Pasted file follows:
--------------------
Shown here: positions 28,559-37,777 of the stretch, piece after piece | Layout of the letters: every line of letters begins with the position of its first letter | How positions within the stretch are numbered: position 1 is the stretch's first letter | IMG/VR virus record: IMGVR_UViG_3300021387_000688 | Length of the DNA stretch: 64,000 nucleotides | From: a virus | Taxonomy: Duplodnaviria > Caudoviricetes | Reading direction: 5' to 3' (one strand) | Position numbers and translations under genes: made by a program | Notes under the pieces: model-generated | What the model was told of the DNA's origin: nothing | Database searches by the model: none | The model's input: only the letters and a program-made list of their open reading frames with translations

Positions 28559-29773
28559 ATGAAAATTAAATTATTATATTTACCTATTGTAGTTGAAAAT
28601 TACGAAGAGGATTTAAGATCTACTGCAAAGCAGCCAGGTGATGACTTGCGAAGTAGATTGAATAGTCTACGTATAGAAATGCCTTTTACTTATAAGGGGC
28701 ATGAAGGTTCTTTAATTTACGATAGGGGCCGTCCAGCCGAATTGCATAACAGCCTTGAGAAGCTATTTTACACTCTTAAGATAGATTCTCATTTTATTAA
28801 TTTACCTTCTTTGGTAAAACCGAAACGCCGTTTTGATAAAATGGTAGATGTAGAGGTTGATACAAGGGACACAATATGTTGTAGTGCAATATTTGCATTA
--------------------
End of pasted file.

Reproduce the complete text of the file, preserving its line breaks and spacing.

Shown here: positions 28,559-37,777 of the stretch, piece after piece | Layout of the letters: every line of letters begins with the position of its first letter | How positions within the stretch are numbered: position 1 is the stretch's first letter | IMG/VR virus record: IMGVR_UViG_3300021387_000688 | Length of the DNA stretch: 64,000 nucleotides | From: a virus | Taxonomy: Duplodnaviria > Caudoviricetes | Reading direction: 5' to 3' (one strand) | Position numbers and translations under genes: made by a program | Notes under the pieces: model-generated | What the model was told of the DNA's origin: nothing | Database searches by the model: none | The model's input: only the letters and a program-made list of their open reading frames with translations

Positions 28559-29773
28559 ATGAAAATTAAATTATTATATTTACCTATTGTAGTTGAAAAT
28601 TACGAAGAGGATTTAAGATCTACTGCAAAGCAGCCAGGTGATGACTTGCGAAGTAGATTGAATAGTCTACGTATAGAAATGCCTTTTACTTATAAGGGGC
28701 ATGAAGGTTCTTTAATTTACGATAGGGGCCGTCCAGCCGAATTGCATAACAGCCTTGAGAAGCTATTTTACACTCTTAAGATAGATTCTCATTTTATTAA
28801 TTTACCTTCTTTGGTAAAACCGAAACGCCGTTTTGATAAAATGGTAGATGTAGAGGTTGATACAAGGGACACAATATGTTGTAGTGCAATATTTGCATTA